United Kingdom Internal Market Bill

Part of the debate – in the House of Commons at 7:49 pm on 14th September 2020.

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Photo of Chris Bryant Chris Bryant Chair, Committee on Standards, Chair, Committee on Standards, Chair, Committee of Privileges, Chair, Committee of Privileges 7:49 pm, 14th September 2020

This law is a scoundrel’s charter. I was taught as a child that it was the quintessence of Britishness and the quintessence of honour that my word was my bond—that what I had signed up to I was pledged to and I would stand by. We, the United Kingdom, Her Majesty’s Ministers on behalf of the whole nation, and this Parliament—the newly elected Parliament—signed this into law. We signed on the dotted line. The Prime Minister called it a “fantastic moment”. He said it was a great, great deal. The Tory manifesto was absolutely clear that it was a wonderful ready-made deal for the United Kingdom. Now the Government intend to trail our honour through the mud, and I will do everything I possibly can to prevent that.

If this goes through in the way that it is drafted at the moment, we will become the scoundrels of international law. The Government have even put their bad faith into the Bill. With the single word, “notwithstanding”, they have made Government Ministers do contortions. Who ever thought that we would hear a Government Minister say that the Bill breaks international law in a “specific and limited way” as if that is fine—some kind of Cummings get-out clause? Even worse, the Justice Secretary said, “I’ll quit if the rule of law is broken in an unacceptable way.” So now, according to the Justice Secretary, there is an acceptable way for somebody to break the law—again, the Cummings rule.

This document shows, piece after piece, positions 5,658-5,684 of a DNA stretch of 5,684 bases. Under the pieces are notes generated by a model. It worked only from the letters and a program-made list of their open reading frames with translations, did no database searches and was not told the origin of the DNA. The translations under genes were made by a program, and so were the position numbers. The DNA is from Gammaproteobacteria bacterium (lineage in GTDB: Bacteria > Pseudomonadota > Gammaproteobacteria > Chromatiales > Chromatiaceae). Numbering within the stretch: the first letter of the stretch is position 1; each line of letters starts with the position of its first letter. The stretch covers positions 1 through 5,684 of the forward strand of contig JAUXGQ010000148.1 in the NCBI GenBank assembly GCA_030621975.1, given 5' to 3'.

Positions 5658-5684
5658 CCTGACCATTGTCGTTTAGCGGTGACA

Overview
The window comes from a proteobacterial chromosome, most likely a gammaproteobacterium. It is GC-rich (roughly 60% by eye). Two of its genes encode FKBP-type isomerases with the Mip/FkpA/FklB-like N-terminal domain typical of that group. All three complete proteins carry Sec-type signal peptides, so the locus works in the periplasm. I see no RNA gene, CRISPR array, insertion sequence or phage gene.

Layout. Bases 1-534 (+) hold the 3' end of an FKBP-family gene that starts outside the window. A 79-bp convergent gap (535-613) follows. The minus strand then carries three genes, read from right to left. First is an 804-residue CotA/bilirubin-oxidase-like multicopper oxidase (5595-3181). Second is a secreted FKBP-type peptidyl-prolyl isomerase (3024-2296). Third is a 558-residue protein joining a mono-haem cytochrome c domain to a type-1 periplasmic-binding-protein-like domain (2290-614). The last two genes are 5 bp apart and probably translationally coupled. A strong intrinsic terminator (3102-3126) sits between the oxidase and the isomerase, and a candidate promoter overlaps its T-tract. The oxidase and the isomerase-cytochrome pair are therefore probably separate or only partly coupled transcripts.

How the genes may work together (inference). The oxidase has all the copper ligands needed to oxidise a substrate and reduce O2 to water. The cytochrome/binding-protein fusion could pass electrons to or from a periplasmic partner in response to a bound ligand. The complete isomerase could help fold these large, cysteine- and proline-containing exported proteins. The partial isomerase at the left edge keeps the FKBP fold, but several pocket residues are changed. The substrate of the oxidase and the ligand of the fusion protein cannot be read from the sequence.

Clause 45 actually uses the word “notwithstanding”. I thought I might hear Vladimir Putin say, “notwithstanding the Budapest accord, which guarantees the territorial integrity of Ukraine”, or President Xi say, “notwithstanding the Sino-British joint declaration”. I never thought that I would see in a British Bill signed off by British Government Ministers, who are meant to respect the rule of law, a line that says:

“notwithstanding any relevant international or domestic law with which they may be incompatible or inconsistent”.

Sir Bernard Jenkin said, “It’s just a mistake; we should say it’s a mistake.” Well, why did everybody vote for it? What honour can you possibly have if you think that this is just a mistake?

There is another fib at the heart of the Bill, which is that it purports to say that there is going to be lots of extra money for constituents like mine in the devolved areas of the country. I do not think we will get a single extra penny, because we have been waiting for the shared prosperity fund for weeks and months and years, and not a single word has yet been published about it.

The truth is that we need the rule of law in this country; we rely on international treaties. It guarantees contracts. It makes us honest and protects us from overbearing government. I say to the Government: if you try to sack members of your own party because they have a conscience, you are on the route to dictatorship.